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mounting panels on a misshaped roof? - Page 3

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Posted by wmbjkREMOVE on August 27, 2008, 2:06 pm
 
On Tue, 26 Aug 2008 22:03:44 -0700 (PDT), "elijahs@gmail.com"


I must have missed the 2 story part, 30' takes away some of the
advantages.


Definitely doable.


It's likely to be best to weld up custom hardware. Saves time shopping
and saves money over buying off-the-shelf hardware. Check out salvage
yards for the heavier bits. Here's an example of a scratch-built
pole-top tracker that uses an inexpensive linear actuator
http://www.citlink.net/~wmbjk/tracker.htm , and here's a link to a site
with many more examples plus affordable controllers
http://www.redrok.com/led3xassm.htm#led3xforsale .

Wayne

Posted by Duane C. Johnson on August 28, 2008, 12:42 am
 
wmbjkREMOVE@citlink.net wrote:


 > Saves time shopping and saves money over buying
 > off-the-shelf hardware. Check out salvage yards for
 > the heavier bits. Here's an example of a scratch-built

 > actuator
 > http://www.citlink.net/~wmbjk/tracker.htm , and here's
 > a link to a site with many more examples plus affordable
 > controllers

See this mount:
http://www.redrok.com/led3xassm.htm#lancette


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Posted by Roderick on August 27, 2008, 5:46 pm
 
I don't know if you have the space or the money, but is there any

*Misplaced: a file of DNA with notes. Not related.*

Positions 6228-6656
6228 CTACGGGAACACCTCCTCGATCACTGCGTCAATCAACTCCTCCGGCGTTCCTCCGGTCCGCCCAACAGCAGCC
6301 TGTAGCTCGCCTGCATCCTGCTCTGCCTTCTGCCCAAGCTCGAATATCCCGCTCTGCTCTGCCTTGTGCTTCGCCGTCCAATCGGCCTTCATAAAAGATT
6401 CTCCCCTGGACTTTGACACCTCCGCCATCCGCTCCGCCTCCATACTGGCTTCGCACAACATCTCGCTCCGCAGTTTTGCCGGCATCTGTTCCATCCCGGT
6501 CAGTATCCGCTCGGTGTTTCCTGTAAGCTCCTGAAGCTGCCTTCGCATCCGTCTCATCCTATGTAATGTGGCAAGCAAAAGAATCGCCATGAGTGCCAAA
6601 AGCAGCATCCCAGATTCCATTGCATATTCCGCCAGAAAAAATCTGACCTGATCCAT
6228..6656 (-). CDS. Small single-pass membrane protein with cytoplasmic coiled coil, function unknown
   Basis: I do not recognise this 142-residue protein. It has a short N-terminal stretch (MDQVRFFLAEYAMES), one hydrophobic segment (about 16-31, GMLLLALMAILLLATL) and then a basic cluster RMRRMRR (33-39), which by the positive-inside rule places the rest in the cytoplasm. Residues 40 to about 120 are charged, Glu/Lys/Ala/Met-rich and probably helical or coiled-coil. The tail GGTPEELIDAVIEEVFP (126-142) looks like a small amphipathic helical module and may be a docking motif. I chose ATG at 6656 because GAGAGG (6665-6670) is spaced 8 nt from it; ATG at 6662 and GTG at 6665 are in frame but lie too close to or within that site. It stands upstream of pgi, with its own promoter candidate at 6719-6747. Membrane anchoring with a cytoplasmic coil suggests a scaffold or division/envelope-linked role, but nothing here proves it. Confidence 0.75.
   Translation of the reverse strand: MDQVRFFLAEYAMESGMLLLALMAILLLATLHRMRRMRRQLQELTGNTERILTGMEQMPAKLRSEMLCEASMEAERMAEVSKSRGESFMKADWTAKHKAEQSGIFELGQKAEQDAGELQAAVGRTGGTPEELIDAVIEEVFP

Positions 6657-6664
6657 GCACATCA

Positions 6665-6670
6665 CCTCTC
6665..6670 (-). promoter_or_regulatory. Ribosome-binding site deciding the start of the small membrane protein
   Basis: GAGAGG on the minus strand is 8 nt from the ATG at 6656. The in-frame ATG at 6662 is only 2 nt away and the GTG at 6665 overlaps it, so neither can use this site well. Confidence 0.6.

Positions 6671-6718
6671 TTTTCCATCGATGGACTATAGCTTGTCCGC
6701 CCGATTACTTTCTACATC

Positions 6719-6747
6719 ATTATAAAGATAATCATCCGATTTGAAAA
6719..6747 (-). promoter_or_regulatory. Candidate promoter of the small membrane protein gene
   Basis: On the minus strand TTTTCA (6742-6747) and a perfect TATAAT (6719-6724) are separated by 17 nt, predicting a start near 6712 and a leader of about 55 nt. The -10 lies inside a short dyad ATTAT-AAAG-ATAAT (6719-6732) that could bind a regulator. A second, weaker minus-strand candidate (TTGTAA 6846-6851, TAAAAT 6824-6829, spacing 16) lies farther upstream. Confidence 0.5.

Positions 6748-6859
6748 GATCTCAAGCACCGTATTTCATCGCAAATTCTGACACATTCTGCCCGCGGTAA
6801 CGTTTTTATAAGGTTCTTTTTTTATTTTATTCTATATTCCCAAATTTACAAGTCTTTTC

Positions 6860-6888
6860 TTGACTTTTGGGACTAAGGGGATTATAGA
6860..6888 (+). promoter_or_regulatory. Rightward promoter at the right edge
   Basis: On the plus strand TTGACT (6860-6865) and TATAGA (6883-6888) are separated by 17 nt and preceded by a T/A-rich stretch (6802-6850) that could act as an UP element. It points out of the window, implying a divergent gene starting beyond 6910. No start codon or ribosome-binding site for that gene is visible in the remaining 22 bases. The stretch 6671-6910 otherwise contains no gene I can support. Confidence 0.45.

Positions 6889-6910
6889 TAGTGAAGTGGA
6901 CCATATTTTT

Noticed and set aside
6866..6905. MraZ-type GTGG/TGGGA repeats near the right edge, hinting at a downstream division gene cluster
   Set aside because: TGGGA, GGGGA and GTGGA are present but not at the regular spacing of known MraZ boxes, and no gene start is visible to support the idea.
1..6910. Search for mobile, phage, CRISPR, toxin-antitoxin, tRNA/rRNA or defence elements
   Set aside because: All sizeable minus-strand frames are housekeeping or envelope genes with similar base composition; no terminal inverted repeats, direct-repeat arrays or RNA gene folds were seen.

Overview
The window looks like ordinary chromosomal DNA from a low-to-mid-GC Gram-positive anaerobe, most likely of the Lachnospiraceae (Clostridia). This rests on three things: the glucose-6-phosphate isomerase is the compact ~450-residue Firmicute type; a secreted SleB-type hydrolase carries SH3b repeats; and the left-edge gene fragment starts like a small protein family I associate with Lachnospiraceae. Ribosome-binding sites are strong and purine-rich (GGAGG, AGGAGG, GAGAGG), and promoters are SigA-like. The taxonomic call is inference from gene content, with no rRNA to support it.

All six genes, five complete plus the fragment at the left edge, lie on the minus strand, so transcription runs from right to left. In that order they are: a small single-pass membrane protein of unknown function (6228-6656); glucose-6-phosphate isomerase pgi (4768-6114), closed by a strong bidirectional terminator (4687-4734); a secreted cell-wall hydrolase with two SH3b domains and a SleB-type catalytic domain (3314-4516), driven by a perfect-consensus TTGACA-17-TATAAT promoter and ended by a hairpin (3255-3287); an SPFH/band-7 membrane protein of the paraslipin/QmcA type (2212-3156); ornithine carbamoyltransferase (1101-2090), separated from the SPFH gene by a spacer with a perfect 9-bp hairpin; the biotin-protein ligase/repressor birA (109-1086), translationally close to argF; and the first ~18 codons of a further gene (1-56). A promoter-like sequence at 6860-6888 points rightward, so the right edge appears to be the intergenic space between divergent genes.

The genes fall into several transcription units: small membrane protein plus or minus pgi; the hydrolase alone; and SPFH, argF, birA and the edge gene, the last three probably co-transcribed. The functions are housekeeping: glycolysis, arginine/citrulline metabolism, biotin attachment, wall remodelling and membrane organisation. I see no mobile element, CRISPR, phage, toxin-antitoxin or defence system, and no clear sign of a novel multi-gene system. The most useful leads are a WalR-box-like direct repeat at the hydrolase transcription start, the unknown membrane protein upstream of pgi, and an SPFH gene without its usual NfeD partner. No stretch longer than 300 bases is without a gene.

place on the ground you could put a free standing structure?  We have
a lot in HOVE (Ocean View Estates, on the lava flow on the big
island), and I was thinking, the panels should go on a covered lanai,
not on the house itself.  That way, you get a little shade, can put a
table and some chairs under it, and the roof doesn't need to be 100%
waterproof.  I would not put the panels flat to try to capture optimum
sun at Lahaina Noon in the summer.  Not too much will be lost by
putting them at 20 degrees year round, and besides, if you have a
separate structure, you can point the panels due south.  And also, if
you don't slant the panels, bird droppings and dirt will collect on
them, then the rain will dissolve it, puddle up on the panels, and
leave behind a scummy coating the reduces your output.

I admit, though, shade is at a premium on the lava flow.  There are no
big trees, just some really small, stunted Ohia.  If you live near the
jungle, then you might have all the shade you want already - not worth
making a covered patio.

Posted by elijahs@gmail.com on August 29, 2008, 1:03 am
 

Hey - I'm just up the road from you, in Fern Acres, sorta between
Volcano and Keaau!

The real problem is that I'm in tall jungle - lotsa 600 year old
ohias.  They come right up to the cabin and the effect is wonderful -
full wall windows that look out into the ferns.  But the placement of
the panels means that they're shaded for a lot of the day.  The best
way to beat that is move them up to the peak of the A-frame - 30'+ in
the air...

If I had a wide open lot like yours, it would be a different story!


 elijah

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